DRAWINGS

FIG. 1 is a frontal view of a prior art imaging system utilizing a one-row gradient index lens array.

FIG. 2 illustrates a top view of the two-row gradient index lens array according to the present invention.

FIG. 3 is a side view of the central portion of the lens array of FIG. 2, shown in exaggerated detail.

FIG. 4 is an end view of the two-row array showing the tilt angle relationship between the two rows.

FIG. 5 shows axial ray image plane intersections at a central portion of the array.

DESCRIPTION

Referring now to FIG. 1, there is shown a front view of a prior art one-row reduction gradient index lens array constructed according to the principles set forth in U.S. Pat. No. 4,331,380 whose contents are hereby incorporated by reference.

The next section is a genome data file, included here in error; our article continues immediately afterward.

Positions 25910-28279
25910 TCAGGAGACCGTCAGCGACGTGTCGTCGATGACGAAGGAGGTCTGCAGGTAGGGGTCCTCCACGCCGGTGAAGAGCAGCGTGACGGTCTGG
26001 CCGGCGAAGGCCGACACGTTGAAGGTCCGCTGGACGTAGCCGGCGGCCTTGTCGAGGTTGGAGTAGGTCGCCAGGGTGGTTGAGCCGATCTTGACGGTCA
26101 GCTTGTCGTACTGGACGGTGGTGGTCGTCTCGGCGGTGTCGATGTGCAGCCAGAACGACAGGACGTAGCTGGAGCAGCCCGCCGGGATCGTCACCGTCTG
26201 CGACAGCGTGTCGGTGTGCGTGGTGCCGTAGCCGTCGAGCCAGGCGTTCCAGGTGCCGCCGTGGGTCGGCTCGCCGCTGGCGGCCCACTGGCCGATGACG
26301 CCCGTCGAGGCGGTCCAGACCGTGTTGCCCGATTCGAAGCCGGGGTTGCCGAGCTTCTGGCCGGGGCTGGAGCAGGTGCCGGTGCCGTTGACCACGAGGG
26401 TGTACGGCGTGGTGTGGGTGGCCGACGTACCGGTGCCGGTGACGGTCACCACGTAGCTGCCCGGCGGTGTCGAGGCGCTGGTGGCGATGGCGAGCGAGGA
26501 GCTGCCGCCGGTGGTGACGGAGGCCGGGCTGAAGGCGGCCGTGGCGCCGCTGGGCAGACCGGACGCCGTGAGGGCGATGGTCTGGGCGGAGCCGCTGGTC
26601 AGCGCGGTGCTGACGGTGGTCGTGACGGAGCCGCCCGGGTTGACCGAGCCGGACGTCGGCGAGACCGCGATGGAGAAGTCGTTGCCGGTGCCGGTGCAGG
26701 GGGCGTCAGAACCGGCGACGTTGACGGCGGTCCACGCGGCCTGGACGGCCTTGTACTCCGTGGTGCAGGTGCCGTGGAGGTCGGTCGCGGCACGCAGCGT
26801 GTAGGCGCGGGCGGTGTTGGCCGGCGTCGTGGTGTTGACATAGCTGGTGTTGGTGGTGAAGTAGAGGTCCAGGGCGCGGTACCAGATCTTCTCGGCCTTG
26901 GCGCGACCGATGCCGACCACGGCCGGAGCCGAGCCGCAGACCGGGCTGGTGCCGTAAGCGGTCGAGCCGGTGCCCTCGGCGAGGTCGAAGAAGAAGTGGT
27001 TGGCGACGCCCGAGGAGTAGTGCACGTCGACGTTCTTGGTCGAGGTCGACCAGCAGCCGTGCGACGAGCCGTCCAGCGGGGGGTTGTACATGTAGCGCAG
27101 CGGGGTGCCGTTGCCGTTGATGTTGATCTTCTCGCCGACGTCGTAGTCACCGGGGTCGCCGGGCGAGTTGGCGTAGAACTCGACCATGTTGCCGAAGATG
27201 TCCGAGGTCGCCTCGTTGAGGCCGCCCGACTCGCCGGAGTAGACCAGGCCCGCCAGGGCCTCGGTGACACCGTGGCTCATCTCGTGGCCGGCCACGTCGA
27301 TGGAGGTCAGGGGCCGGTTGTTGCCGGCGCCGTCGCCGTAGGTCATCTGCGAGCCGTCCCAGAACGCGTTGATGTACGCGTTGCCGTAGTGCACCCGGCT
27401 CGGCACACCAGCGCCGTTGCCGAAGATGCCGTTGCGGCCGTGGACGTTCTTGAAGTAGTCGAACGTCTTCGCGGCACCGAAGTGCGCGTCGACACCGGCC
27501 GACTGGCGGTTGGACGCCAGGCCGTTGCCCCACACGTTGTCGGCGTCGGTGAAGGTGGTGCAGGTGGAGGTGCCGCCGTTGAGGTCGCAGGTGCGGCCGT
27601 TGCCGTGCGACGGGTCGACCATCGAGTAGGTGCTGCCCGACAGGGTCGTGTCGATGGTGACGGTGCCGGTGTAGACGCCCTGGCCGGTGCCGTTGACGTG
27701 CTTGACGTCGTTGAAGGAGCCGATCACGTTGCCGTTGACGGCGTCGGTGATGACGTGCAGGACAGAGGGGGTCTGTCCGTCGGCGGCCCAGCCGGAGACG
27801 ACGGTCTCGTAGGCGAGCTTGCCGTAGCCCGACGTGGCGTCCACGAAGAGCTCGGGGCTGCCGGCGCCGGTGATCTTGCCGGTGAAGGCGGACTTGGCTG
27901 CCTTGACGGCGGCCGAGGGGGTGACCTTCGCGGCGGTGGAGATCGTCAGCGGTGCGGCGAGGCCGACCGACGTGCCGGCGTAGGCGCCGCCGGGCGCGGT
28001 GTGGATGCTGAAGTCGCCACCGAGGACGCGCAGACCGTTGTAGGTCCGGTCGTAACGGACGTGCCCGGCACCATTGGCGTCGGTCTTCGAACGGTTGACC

An object 22, which can be a document located in an object plane, is moved past lens array 20 in a direction extending into the page. An illumination means (not shown) provides intense illumination onto successive narrow strips of the document running parallel to the lens array (X-direction). Lens array 20 comprises a single row 30 of optical fibers. In operation, document 22 is moved past the illuminated area at a speed appropriate to the particular magnification and to the speed of image plane 32 which can be a photosensitive sheet, moving in the same direction as the document. Light reflected from the document is transmitted by lens array 20 as a reduced image onto sheet 32. The reduced image is formed as a contiguous and overlapping plurality of reduced images from each individual fiber, as described more fully in U.S. Pat. No. 4,331,380.